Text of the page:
As we continue to focus our efforts and attention on Black lives and stories this Black history month, it’s interesting to consider how this new tech can bring together members of the Black community both in the United States and across the international diaspora.

While it’s true that there is no singular way to “be Black”, communities are often times defined by a widely-shared set of cultural values and beliefs.

“Part of this shared cultural experience — family connections, values, expression through spirituality or music, reliance on community and religious networks — is enriching and can be great sources of strength and support,” the National Alliance on Mental Illness (NAMI) wrote on their official website. “However, another part of this shared experience is facing racism, discrimination and inequity that can significantly affect a person’s mental health. Being treated or perceived as “less than” because of the color of your skin can be stressful and even traumatizing.”

VR offers a new way for Black people to connect with one another. Unlike traditional social media or even traditional interactive video games, which are largely text-based, VR gives users an opportunity to navigate a digital world of their choosing.

“Social media is not a resource for telepresence,” Maryalice Jordan-Marsh, Senior Scholar at Creative Media and Behavioral Health Center in the USC School of Cinematic Arts, said. “It’s all verbal and text-verbal. Virtual reality is intended to immerse you and create a sense you are actually there and present.”

Imagine being able to speak with others about a shared experience in a virtual world. Two people could be on opposite sides of the country but could share a virtual space together in real time. Not only that, but it’s worth mentioning that group therapy sessions for people with shared experiences is yet another concept that has not been fully explored, but could potentially bring together members of the same community from different parts of the world.

Although, the technology isn’t quite at that stage yet. “VR, as it’s easily available, has not been developed for a group experience,” Jordan-Marsh said. “It’s possible, but very few people are using it to build community.”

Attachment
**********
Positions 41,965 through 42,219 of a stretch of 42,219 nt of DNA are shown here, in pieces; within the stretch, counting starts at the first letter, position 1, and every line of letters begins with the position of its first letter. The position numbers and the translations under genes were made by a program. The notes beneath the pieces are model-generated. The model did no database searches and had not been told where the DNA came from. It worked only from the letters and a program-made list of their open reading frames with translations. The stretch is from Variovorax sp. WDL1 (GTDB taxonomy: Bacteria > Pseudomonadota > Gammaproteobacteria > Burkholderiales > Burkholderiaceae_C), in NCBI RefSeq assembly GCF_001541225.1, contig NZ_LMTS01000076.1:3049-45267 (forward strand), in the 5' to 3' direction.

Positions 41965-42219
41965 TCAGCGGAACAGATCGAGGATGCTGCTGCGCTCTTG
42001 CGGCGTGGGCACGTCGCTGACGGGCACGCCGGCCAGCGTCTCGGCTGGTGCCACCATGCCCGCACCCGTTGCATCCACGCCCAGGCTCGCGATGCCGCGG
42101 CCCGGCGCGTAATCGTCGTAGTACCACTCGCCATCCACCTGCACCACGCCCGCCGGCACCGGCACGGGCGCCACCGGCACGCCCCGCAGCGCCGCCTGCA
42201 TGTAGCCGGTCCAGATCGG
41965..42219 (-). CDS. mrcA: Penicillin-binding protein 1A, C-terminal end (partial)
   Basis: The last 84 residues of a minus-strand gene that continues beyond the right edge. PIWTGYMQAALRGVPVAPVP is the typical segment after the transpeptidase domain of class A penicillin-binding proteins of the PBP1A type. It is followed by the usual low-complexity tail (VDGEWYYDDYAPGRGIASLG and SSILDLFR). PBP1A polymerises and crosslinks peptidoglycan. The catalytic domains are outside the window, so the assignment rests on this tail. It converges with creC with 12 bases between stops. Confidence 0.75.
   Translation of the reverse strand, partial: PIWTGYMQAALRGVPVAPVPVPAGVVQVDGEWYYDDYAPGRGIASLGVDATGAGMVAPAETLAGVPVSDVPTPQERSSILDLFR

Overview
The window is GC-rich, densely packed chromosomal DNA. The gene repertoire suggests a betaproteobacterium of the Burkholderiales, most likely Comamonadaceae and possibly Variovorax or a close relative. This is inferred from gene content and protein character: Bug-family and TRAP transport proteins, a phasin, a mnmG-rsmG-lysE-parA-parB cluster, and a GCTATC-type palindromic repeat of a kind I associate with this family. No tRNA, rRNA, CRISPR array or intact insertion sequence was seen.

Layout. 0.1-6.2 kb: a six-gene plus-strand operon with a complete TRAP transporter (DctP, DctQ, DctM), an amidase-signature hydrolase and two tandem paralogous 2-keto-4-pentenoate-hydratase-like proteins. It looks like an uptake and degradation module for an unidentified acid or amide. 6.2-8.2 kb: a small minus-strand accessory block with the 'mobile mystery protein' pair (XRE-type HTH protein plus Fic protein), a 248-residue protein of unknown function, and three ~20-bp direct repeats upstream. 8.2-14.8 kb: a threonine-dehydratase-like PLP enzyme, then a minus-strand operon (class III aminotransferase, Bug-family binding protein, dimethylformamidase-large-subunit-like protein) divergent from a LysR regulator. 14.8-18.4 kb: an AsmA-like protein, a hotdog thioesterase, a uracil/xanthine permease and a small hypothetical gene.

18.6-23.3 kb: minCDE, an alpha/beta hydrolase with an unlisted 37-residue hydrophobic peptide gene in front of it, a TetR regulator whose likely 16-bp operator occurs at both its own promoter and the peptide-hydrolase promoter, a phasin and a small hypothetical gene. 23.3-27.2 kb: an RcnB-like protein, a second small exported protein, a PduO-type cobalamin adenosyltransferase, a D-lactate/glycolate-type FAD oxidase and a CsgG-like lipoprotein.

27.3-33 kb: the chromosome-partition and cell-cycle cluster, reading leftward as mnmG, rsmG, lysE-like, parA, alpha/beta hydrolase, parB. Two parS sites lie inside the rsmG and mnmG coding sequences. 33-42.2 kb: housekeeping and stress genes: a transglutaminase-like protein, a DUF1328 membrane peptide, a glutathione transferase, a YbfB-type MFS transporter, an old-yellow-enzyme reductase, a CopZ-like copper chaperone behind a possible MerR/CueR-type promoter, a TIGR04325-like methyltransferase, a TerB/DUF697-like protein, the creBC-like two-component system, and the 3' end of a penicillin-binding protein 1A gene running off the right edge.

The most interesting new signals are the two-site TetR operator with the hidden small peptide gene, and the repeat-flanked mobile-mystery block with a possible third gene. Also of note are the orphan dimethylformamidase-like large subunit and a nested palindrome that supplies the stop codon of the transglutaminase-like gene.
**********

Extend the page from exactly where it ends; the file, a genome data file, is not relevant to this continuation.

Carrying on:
Speaking of accessibility; it’s hard to believe that this kind of tech could be offered to the general public. Just how likely is it that the average person can get their hands on a headset?

There’s no simple answer, but as companies like Meta (formerly known as Facebook) and Google begin producing readily-available technology and potentially subsidizing the necessary equipment, it’s very likely the cost will continue to decrease.

“Technology has advanced so much that they’re $300,” Rizzo said. “That’s the third of a good cell phone. Certainly, the digital divide has always existed [but] I think the cost of these kinds of things will become cheaper and cheaper.”

Rizzo’s right: a quick Google search will reveal that the prices of headsets vary greatly between brands and manufacturers. A Google Cardboard VR Headset can be as little as $9.99 ($5.99 when on sale), while an Oculus can be as expensive as $300.

Since the prices for headsets vary, it seems as though the more difficult hurdle to conquer is finding a system that helps teach people how to utilize the technology.

“If we’re going to build community, the young people need to push for interoperability, so your parents, siblings, and grandchildren can all play together,” Jordan-Marsh said. Similar to how sometimes phones like iPhone and Android can be incompatible, Jordan-Marsh also raised an important question: “Can we play together if we’re using different [brands of VR technology]?”

It seems as though the possibilities for VR technology are endless. And while there certainly remains a lot to discover about this new way of connecting, the potential of this kind of tech is certainly worth exploring.